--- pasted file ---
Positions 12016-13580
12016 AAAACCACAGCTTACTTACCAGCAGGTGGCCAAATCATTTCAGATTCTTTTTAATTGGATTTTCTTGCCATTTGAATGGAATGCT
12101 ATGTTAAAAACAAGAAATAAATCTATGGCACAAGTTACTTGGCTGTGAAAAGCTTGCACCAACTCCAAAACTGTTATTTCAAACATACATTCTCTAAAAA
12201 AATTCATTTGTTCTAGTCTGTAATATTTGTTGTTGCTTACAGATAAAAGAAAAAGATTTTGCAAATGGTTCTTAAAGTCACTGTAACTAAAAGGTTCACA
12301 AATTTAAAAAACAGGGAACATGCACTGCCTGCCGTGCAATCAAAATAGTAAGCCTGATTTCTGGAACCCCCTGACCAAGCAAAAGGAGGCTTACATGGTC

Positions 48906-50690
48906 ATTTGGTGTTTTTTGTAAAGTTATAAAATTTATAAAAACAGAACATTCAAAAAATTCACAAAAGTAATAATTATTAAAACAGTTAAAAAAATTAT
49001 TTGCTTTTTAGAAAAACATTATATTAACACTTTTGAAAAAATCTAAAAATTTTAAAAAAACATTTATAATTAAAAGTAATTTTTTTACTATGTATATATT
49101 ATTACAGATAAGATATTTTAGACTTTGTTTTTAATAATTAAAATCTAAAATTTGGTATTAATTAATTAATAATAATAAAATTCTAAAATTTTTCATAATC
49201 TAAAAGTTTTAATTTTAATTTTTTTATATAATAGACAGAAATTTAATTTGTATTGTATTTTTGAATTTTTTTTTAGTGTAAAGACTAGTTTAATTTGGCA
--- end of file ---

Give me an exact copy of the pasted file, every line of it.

Positions 12016-13580
12016 AAAACCACAGCTTACTTACCAGCAGGTGGCCAAATCATTTCAGATTCTTTTTAATTGGATTTTCTTGCCATTTGAATGGAATGCT
12101 ATGTTAAAAACAAGAAATAAATCTATGGCACAAGTTACTTGGCTGTGAAAAGCTTGCACCAACTCCAAAACTGTTATTTCAAACATACATTCTCTAAAAA
12201 AATTCATTTGTTCTAGTCTGTAATATTTGTTGTTGCTTACAGATAAAAGAAAAAGATTTTGCAAATGGTTCTTAAAGTCACTGTAACTAAAAGGTTCACA
12301 AATTTAAAAAACAGGGAACATGCACTGCCTGCCGTGCAATCAAAATAGTAAGCCTGATTTCTGGAACCCCCTGACCAAGCAAAAGGAGGCTTACATGGTC

Positions 48906-50690
48906 ATTTGGTGTTTTTTGTAAAGTTATAAAATTTATAAAAACAGAACATTCAAAAAATTCACAAAAGTAATAATTATTAAAACAGTTAAAAAAATTAT
49001 TTGCTTTTTAGAAAAACATTATATTAACACTTTTGAAAAAATCTAAAAATTTTAAAAAAACATTTATAATTAAAAGTAATTTTTTTACTATGTATATATT
49101 ATTACAGATAAGATATTTTAGACTTTGTTTTTAATAATTAAAATCTAAAATTTGGTATTAATTAATTAATAATAATAAAATTCTAAAATTTTTCATAATC
49201 TAAAAGTTTTAATTTTAATTTTTTTATATAATAGACAGAAATTTAATTTGTATTGTATTTTTGAATTTTTTTTTAGTGTAAAGACTAGTTTAATTTGGCA